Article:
Matthew xxv. 4L
Then shall he tay to them on the lefl hand. Depart from me, ye cursed,
everlasting fire, prepared for the devil and his an{;;els.
Could I, my Christian friends, in faithfulness to your souls, have
passed bj, in the course of this ministry, the subject of the pres-
ent sermon, I should have rejoiced to omit it. Bui to sound an
alarm, to utter the warning voice, to give notice of coming danger,
is an essential part of ministerial fidelity and love. Did we see
men in general, overwhelmed with the terrors of everlasting ruin,
distressed with anxious apprehension, and sinking into despon-
dency under the dread of hell, we might forbear to dwell upon a
subject, in such a case uninviting and unsuitable; then it would
be our more agreeable office to proclaim the riches and greatness
of the salvation provided in Jesus for those ready to perish. But
when we see men, almost without exception, dreading nothing less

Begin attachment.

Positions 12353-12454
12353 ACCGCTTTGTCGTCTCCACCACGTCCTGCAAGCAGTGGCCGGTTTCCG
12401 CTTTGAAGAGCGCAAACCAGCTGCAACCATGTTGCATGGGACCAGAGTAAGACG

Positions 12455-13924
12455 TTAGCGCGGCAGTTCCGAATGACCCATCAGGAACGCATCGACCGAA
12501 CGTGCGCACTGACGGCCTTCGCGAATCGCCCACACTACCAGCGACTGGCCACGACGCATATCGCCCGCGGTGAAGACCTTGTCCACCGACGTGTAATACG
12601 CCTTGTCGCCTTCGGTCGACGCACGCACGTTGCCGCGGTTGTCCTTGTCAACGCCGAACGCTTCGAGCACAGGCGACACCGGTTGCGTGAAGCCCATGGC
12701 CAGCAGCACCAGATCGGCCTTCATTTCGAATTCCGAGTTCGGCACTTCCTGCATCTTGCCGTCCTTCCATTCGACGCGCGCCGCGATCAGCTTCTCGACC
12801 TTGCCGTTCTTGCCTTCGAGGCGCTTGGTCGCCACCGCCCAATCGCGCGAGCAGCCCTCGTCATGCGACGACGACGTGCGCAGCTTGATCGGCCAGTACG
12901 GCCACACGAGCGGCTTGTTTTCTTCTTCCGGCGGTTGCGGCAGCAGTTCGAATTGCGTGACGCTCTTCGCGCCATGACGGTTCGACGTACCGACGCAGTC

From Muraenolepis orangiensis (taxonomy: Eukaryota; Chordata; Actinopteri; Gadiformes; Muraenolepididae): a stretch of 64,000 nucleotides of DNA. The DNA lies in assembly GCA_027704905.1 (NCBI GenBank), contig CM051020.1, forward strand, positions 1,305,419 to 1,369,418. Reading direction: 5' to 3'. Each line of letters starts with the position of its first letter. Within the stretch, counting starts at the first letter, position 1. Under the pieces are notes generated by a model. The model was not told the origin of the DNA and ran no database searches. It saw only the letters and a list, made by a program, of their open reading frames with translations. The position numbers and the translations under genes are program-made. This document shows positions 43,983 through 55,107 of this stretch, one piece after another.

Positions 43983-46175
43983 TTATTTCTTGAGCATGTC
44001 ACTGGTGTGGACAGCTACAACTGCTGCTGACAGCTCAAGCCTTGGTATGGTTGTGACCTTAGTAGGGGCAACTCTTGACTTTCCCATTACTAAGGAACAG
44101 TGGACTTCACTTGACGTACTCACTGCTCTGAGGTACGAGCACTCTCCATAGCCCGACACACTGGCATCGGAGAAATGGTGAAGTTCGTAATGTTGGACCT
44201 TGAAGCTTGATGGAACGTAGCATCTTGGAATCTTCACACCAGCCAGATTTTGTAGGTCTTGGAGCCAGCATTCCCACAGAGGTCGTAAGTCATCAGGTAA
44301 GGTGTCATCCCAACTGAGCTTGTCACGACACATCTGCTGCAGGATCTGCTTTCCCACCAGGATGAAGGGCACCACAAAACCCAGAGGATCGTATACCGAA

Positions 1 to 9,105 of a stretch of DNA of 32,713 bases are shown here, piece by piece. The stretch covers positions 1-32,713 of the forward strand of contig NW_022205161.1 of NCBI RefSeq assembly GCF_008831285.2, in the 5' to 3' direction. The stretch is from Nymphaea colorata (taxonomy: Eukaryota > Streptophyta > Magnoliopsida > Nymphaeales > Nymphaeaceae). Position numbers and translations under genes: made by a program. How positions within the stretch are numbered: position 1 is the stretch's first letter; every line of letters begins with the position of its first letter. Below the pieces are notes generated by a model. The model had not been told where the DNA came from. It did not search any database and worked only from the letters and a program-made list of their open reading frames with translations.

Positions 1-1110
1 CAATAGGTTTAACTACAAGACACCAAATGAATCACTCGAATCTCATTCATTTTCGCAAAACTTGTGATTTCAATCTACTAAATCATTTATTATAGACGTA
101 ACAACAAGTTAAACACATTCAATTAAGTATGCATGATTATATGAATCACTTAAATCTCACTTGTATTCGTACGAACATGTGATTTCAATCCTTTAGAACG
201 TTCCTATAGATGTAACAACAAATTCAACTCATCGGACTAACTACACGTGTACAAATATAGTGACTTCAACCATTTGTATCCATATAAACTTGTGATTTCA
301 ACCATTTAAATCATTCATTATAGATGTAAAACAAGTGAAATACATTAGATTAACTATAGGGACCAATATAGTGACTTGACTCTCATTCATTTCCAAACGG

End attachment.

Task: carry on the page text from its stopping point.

than the future punishment, wholly secure and unconcerned,
regardless and careless of the miseries that are coming upon them;
then how guilty must the minister be who warns not the wicked,
who shuns to declare the council of God; that ^^ upon the wicked,
God shall rain snares, fire and brimstone, and an horrible tempest,
this shall be the portion of their cup.''
It is not in the language of severe and hard denunciation, that
I desire to bring so fearful a subject before you, but in that of
the tenderest compassion and earnest desire to promote your salva-
tion. I am a poor sinner, even as you; I, by nature, am " a child
of wrath" as you; if 1 hope to escape, it is only by sovereign
H£LL» 55
grace and mercy in Christ Jesus, and bj daily flying to that Saviour
who has delivered us from the wrath to come; and, having myself